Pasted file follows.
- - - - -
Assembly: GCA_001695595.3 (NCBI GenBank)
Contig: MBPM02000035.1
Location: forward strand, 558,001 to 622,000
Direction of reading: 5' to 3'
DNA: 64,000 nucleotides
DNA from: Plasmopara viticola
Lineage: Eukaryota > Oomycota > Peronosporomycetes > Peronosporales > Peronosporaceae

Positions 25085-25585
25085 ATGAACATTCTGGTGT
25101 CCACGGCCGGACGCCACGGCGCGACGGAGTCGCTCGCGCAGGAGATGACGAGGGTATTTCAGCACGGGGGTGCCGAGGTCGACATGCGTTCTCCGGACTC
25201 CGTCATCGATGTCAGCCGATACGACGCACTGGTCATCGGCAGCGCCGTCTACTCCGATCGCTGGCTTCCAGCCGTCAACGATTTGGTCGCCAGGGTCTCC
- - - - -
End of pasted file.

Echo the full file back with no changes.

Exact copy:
Assembly: GCA_001695595.3 (NCBI GenBank)
Contig: MBPM02000035.1
Location: forward strand, 558,001 to 622,000
Direction of reading: 5' to 3'
DNA: 64,000 nucleotides
DNA from: Plasmopara viticola
Lineage: Eukaryota > Oomycota > Peronosporomycetes > Peronosporales > Peronosporaceae

Positions 25085-25585
25085 ATGAACATTCTGGTGT
25101 CCACGGCCGGACGCCACGGCGCGACGGAGTCGCTCGCGCAGGAGATGACGAGGGTATTTCAGCACGGGGGTGCCGAGGTCGACATGCGTTCTCCGGACTC
25201 CGTCATCGATGTCAGCCGATACGACGCACTGGTCATCGGCAGCGCCGTCTACTCCGATCGCTGGCTTCCAGCCGTCAACGATTTGGTCGCCAGGGTCTCC